Put/call ratio didn‘t lie, and the anticipated S&P 500 upswing came on Friday – fireworks till the closing bell. Starting on Thursday, with the rising yields dynamic sending value stocks higher – and this time technology didn‘t stand in the way. What an understatement given the strong Friday sectoral showing, acocmpanied by the defensives swinging higher as well. And that‘s the characterization of the stock market rise – it‘s led by the defensive sectors with value stocks coming in close second now.
Still last week, the market confirmed my early Friday‘s take:
(…) While it‘s far from full steam ahead, it‘s a welcome sight that the reflation trade dynamic has returned, and that technology isn‘t standing in the way. I think we‘re on the doorstep of another upswing establishing itself, which would be apparent latest Monday. Credit markets support such a conclusion, and so does the premarket turn higher in commodities – yes, I am referring also to yesterday‘s renewed uptick in inflation expectation.
Neither running out of control, nor declaring the inflation scare (as some might term it but not me, for I view the markets as transitioning to a higher inflation environment) as over, inflation isn‘t yet strong enough to break the bull run, where both stocks and commodities benefit. It isn‘t yet forcing the Fed‘s hand enough, but look for it to change – we got a slight preview in the recent emergency support withdrawal and taper entertainment talking points, however distant from today‘s situation.
Commodities have indeed turned again higher on Friday, as seen in both copper and oil – and so did inflation expectations. While some central banks (hello, Canada) might be ahead in attempting to roll back the emergency support, the Fed isn‘t yet forced by the bond market to act – which I however view as likely to change over the coming months.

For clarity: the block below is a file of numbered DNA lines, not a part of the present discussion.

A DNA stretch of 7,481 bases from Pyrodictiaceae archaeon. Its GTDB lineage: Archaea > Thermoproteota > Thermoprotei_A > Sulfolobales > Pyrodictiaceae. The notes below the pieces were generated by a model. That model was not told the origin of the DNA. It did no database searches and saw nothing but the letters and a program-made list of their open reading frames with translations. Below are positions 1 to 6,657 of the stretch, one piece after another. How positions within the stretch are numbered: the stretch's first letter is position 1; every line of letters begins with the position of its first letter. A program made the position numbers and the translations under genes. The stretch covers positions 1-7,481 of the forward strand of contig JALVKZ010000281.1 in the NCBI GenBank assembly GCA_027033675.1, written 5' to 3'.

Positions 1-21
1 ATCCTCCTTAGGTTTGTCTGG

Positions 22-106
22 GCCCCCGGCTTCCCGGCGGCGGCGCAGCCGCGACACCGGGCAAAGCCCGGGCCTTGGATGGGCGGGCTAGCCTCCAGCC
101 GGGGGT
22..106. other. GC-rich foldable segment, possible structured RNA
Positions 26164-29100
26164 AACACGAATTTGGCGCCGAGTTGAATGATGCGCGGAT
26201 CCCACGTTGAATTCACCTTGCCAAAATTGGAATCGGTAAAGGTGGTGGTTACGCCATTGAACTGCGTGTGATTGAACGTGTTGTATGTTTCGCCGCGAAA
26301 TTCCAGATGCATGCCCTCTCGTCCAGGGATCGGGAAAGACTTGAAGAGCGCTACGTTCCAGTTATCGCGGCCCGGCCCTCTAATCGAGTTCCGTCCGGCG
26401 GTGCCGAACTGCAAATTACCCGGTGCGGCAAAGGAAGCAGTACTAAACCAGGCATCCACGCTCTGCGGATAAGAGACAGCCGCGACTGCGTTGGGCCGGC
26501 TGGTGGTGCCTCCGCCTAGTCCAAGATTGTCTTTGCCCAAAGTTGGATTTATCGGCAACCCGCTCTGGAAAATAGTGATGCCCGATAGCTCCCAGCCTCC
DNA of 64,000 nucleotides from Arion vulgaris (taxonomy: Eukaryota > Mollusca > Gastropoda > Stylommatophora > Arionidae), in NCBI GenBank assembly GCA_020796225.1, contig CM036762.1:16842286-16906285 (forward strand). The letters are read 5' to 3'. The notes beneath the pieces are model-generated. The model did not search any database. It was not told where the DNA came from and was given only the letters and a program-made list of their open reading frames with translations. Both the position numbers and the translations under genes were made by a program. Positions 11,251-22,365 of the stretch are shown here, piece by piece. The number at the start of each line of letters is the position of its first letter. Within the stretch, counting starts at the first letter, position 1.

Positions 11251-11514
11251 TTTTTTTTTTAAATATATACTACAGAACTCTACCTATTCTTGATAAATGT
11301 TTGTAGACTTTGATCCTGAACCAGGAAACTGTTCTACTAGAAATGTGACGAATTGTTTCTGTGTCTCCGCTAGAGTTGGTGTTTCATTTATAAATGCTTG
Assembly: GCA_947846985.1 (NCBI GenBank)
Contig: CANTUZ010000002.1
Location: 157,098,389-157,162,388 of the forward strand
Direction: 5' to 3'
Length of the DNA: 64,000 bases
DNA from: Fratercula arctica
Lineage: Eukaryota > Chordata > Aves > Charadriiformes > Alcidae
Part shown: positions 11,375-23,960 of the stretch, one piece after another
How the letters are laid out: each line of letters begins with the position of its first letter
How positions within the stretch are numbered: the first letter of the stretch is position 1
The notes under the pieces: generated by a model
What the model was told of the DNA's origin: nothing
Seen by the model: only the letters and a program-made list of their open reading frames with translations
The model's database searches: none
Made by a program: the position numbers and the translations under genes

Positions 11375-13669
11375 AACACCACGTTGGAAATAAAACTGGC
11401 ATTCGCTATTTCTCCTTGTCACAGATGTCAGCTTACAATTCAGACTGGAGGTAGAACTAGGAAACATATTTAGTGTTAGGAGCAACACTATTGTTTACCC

With 10-year Treasury yields at 1.67%, last week‘s decline didn‘t reach far before turning higher. Remembering stock market woes the first breach of 1.50% caused, stocks have coped well with the subsequent run up – while in the old days of retirees actually being able to live off interest rate income, a level of 4% would bring about trouble for S&P 500, now the level is probably just above 2%. Yes, that‘s how far our financialized economy has progressed – and I look for volatility to rise, and stocks to waver and likely enter a correction at such a bond market juncture. As always, I‘ll be keeping a close eye on the signs, emerging or not, as we approach that yield level.
Again quoting my Friday‘s words, what else to expect as the bond markets takes notice:
(…) Now, look for the fresh money avalanche, activist fiscal and moterary policy to hit the markets as a tidal wave. Modern monetary theorists‘ dream come true. Unlike during the Great Recession, the newly minted money isn‘t going to go towards repairing banks‘ balance sheets – it‘s going into the financial markets, lifting up asset prices, and over to the real economy. So far, it‘s only PPI that‘s showing signs of inflation in the pipeline – soon to be manifest according to the CPI methodology as well.
Any deflation scare in such an environment stands low prospects of success.
For deflation to succeed, a stock market crash followed by a depression has to come first. And as inflation is firing on just one cylinder now (asset price inflation not accompanied by labor market pressures), it isn‘t yet strong enough to derail the stock bull run. The true inflation is a 2022-3 story, which is when we would be likely in a full blown financial repression and bond yields capped well above 2% while inflation rate could run at double that figure. Then, the Fed wouldn‘t be engaged in a twist operation, but in yield curve control, which the precious metals would love, for they love low nominal and negative real rates.
Gold might be already sensing that upcoming pressure on the Fed to act – remember their run for so many months before the repo crisis of autumn 2019 broke out:
(…) After the upswing off the Mar 08 lows faltered, the bears had quite a few chances to ambush this week, yet made no progress. And the longer such inaction draws on, the more it is indicative of the opposite outcome.